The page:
Strategy is not an Endurance Sport

The number of people doing long cardio workouts with a goal of losing weight and improving fitness is large indeed. You see them in the gym on machines. You see them running in Central Park. You encounter them in the streets of Denver and on Rocky Mountain trails. They are everywhere. Some are huffing and puffing as they propel themselves around a track, and others are on a runner’s high. Many push themselves beyond their threshold for discomfort to do an extra lap or extra mile. They often go into a trance-like state, becoming numb to what is around them and to what they are feeling inside, pushing through the exhaustion and pain. Others simply give up exercise entirely.

For some reason, chronic cardio has become our ideal of fitness. I have done cardio like this too, thinking it was beneficial only to discover later that the opposite is true. You see, it is not chronic cardio that helps you lose weight and get fit. Chronic cardio sends a signal to the brain to increase fat storage. After all, to the brain it looks like you’re going to need the fat later given all the cardio you are doing now. Chronic cardio also signals the body to consume muscle tissue for energy. The brain reasons that the body needs the fuel now, and the extra bulk of muscle only slows it down. Our bodies are not stupid. They can tell what’s up and they respond accordingly.

Many companies approach strategy like chronic cardio. Their managers endure long workshops to develop strategy. Then like preparing for a long distance race, they prepare to execute a strategy for at least a year before the next major review. I have witnessed the chronic cardio approach to strategy consume business muscle as managers attend endless meetings and reviews, and force staff to gather data for reporting of arcane KPIs. In the same way that chronic cardio signals the body to store fat, I have seen some managers deliberately set targets they know they can exceed with ease, or mask achievements early in the year so they show a burst of achievement later on. Like our bodies, middle managers are not stupid. They know the score.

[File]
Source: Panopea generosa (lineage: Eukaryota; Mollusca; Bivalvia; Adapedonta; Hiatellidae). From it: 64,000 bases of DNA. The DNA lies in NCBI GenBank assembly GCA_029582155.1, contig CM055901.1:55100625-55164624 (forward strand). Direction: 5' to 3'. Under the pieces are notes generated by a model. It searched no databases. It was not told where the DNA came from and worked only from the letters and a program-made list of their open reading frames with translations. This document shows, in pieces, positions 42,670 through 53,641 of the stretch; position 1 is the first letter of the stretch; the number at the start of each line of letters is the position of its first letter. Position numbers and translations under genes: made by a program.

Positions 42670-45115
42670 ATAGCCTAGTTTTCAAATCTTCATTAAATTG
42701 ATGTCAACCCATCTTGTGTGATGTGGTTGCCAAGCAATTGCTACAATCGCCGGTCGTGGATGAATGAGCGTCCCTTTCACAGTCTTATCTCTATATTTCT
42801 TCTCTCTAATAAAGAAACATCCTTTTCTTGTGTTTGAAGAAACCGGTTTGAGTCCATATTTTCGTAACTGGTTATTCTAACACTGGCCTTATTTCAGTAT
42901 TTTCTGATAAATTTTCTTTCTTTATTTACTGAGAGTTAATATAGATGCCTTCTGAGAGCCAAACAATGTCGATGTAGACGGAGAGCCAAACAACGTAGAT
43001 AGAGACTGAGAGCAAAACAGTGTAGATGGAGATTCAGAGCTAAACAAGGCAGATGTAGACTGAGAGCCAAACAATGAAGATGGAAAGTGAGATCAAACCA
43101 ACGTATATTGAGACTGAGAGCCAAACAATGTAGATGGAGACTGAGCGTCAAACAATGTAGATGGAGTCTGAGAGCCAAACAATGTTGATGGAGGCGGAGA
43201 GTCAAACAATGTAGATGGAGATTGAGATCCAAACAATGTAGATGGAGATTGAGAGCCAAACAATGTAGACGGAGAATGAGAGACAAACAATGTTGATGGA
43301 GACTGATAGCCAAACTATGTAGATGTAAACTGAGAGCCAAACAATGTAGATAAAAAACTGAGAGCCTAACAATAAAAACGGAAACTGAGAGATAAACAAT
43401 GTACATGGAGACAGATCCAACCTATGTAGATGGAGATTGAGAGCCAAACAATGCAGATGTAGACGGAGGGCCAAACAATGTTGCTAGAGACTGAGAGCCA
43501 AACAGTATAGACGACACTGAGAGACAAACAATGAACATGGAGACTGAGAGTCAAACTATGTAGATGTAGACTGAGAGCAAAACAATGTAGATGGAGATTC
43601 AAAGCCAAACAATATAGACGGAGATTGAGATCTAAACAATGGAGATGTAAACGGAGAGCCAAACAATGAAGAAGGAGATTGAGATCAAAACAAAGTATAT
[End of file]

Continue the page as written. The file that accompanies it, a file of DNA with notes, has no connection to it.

And then there is the trance-like state. Like marathoners who become numb to the world around them and their own discomfort, turning their bodies into running machines, I have watched managers go through the motions of a strategy set months previously, numb to developments in the business environment or to the havoc wreaked internally in the organization. Just staying the course, they endure until the finish of the cycle. Others simply abandon strategy altogether. Too hard. Too painful.

Humans are not built for chronic cardio. Our Paleolithic ancestors needed to walk over long distances and sprint every now and then in the face of danger. Only occasionally did they need to sustain a greater effort in chasing down a prey. Our bodies still benefit from mimicking these activities–regular low-intensity movement and occasional sprinting. In fact, occasional sprinting has been shown to improve endurance faster than endurance training. Less is often more.

So, I have dropped my chronic cardio for low-intensity walking, swimming and cycling, punctuated by sprints every three weeks or so. The result has been not only lower weight with increased muscle mass, but also fewer injuries, more awareness during workouts, better enjoyment, and most importantly, sustained physical activity.

Businesses have also begun to see the folly of the chronic cardio approach to strategy. Tokyo Mitsubishi UFJ Bank’s executives are now looking at alternatives to the bank’s high-intensity balanced scorecard based strategy management approach. “It’s just too heavy and it’s not getting the results!” a manager in strategic planning complained.

I have helped client companies develop alternatives to chronic cardio approaches to strategy. What does that look like?

Regular, low-intensity strategy reviews with no more than three KPIs and short discussions and decisions on key issues, and strategy development sprints of no more than three hours punctuating the year.

The result?

Faster improvement in business results. More rapid adaptability and change. Better buy-in of the strategy. Better adherence and accountability. Sustainability.

And what about those times when a greater sustained strategy effort is needed?

Well, like the way regular low-intensity activity punctuated by occasional sprints prepares the body for endurance when needed, the low-intensity/sprint approach to strategy prepares an organization’s people for more intense strategy development and management efforts when necessary.

So whether you are doing chronic cardio in business or fitness, stop it! Go easy. Sprint periodically. You will be better off in both cases.